The Kenai Peninsula Borough School District plans to be operating school pools more efficiently by the start of the 2016 school year.
Assistant Superintendent Dave Jones broke down current operations in a series of public meetings held in Seward, Homer and Soldotna this week.
More than 70 central Kenai Peninsula residents packed into the Soldotna High School library Wednesday.
Jones said the school district wants to make it easier for community members to take advantage of the open and lap swim hours.
“When we looked at the overall use of all these groups, and you look at the pools in our communities, usage is not real high compared to the amount of availability that it could be used,” Jones said.
However, instructional needs remain the main function of the pools, Jones said.
The facilities are being utilized for that purpose less than what administration had believed, he said.
In addition to being more “user friendly,” the school district will be looking at ways to increase the financial viability of the pools, Jones said.
This may result in increasing fees, which compared to other school districts in the state, are relatively low, he said.
The school district funds the pools through two different budgets, the General Fund and the Activity Fund, Jones said. Currently, the combined cost of operating the pools is running a nearly $800,000 deficit, he said.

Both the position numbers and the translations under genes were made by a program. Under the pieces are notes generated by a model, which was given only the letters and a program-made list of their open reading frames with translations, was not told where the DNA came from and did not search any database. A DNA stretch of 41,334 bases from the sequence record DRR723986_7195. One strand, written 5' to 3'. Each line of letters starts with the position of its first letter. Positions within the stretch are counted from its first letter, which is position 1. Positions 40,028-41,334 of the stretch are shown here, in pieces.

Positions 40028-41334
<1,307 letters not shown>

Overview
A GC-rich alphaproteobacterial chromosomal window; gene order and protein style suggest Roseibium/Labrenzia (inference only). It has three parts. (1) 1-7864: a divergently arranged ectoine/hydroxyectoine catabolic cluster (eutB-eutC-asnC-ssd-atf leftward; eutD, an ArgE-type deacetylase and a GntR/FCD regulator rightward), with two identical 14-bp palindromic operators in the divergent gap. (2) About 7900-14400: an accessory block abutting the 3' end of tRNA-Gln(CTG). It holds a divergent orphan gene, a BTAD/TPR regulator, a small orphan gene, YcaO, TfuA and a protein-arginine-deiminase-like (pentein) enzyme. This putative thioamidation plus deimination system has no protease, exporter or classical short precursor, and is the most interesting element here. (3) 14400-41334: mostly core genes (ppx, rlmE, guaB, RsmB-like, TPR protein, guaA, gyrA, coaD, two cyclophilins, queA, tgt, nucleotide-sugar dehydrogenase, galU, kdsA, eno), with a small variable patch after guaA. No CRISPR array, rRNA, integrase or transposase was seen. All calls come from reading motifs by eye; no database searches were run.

The goal is not necessarily to immediately bring that number “down to zero,” but to significantly minimize it, Jones said.
The school district’s activity fund budgets the lifeguard salaries and benefits, chemicals and supplies, and the general fund budgets for custodians, pool managers and supervisors.
Total cost to operate the school district’s pools is more than $1 million and the generated revenue is $242,116.
Jones said he wants to also coordinate the management of the pools.
Now the pool manager reports to the school principal. Sites individually determine staffing, fees, chemicals and testing methods used in the buildings, pool schedule and pool temperatures, he said.
Potentially the pools could coordinate so that, for example, one pool would be heated slightly warmer than others in the area for groups that use it for arthritis therapy, Jones said.
Wrapping up Wednesday’s meeting Jones said the greater issue of the school district’s pools stems from tight budgets and asked each attendee to take the time to ask the Kenai Peninsula Borough Assembly to fund the school district to the fullest amount possible this year.
Reach Kelly Sullivan at email@example.com.